To participant in either program, you need to be a resident of the county where the event is being held. If you do not see your county on the list, other stand-alone HHW events will be held throughout the state–just check the Pennsylvania Department of Environmental Protection’s HHW Collection Programs website. Check back because more events will most likely be added in the coming months.
Kelly Over, our Educational Program Associate, wrote this blog about Poison Prevention Week. Kelly provides pesticide safety presentations and educational materials to Pennsylvania agricultural teachers and participates in our many consumer outreach events.
It’s National Poison Prevention Week 2014! From March 16th-22nd, Poison Prevention Week is the time to evaluate the poison prevention practices in your home and be sure you know what to do in case of a poison emergency.
While we emphasize the importance of poison safety all year, we are excited to take the opportunity of Poison Prevention Week for a two-part blog series. In a future blog, we will highlight our Poison Prevention Program, which is being delivered to nearly 12,000 first grade students across Pennsylvania with the help of many educators, including Master Gardner volunteers. This week, we want to share several key poison safety messages.
This May 3, 2013 article by Dr. Michael J. Lynch is reprinted with permission. Kerry Richards and Julie Watson from our office took a road trip last week to meet with several people from the Pittsburgh Poison Center. This was an article that was shared with them and we thought it fit perfectly as a blog to kick off Poison Prevention Week. (Please note that we added the headings to break up the text.)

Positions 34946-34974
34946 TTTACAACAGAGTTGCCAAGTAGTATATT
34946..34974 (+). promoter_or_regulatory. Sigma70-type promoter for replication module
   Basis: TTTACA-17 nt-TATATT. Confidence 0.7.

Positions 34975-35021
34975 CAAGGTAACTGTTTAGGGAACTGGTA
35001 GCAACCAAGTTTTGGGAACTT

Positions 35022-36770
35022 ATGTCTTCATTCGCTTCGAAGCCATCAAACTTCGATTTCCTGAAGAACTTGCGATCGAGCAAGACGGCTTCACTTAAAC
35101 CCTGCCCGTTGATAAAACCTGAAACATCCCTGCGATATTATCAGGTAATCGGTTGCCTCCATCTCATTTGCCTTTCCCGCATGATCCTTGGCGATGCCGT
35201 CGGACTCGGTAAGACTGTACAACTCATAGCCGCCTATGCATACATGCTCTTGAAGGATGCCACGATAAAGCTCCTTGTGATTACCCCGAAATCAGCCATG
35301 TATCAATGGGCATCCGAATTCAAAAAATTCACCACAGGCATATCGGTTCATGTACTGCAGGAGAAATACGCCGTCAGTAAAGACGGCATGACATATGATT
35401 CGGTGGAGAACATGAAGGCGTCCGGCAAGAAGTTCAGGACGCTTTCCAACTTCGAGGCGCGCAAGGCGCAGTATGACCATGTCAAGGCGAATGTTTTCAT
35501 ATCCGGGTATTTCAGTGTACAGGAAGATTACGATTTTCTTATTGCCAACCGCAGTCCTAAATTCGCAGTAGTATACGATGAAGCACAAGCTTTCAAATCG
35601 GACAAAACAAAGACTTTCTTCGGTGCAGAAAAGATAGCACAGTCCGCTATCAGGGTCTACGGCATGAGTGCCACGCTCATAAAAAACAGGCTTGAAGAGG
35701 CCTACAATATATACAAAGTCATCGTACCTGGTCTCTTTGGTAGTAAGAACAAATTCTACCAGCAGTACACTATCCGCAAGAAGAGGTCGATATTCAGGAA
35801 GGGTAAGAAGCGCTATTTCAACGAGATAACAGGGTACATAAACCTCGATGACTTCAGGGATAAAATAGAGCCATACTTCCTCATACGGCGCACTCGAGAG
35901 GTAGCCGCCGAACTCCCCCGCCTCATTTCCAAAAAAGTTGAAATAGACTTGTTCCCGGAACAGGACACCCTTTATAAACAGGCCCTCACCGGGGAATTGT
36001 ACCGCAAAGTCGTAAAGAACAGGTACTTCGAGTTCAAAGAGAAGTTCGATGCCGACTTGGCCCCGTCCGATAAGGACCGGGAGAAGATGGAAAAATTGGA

By Dr. Michael J. Lynch, medical director of the Pittsburgh Poison Center (www.upmc.com/services/poison-center).
As the parent of three children ages 6 and under, I am constantly vigilant of the dangers that surround them daily. Among the risks our kids face is exposure to toxic chemicals and to prescription and over-the-counter medications. In fact, according to the Centers for Disease Control, accidental drug overdoses have surpassed motor vehicle crashes as the leading cause of accidental death in the United States.
While parents seek most of all to prevent poisoning and exposure to toxins, we also must prepare to respond when problems occur. We keep phone numbers for police, fire and ambulance services easily accessible. Another resource for residents of Western Pennsylvania is the Pittsburgh Poison Center. The familiar face of Mr. Yuk may even stare back at you from your refrigerator, containers of poisonous household supplies or the bulletin board at your pediatrician’s office.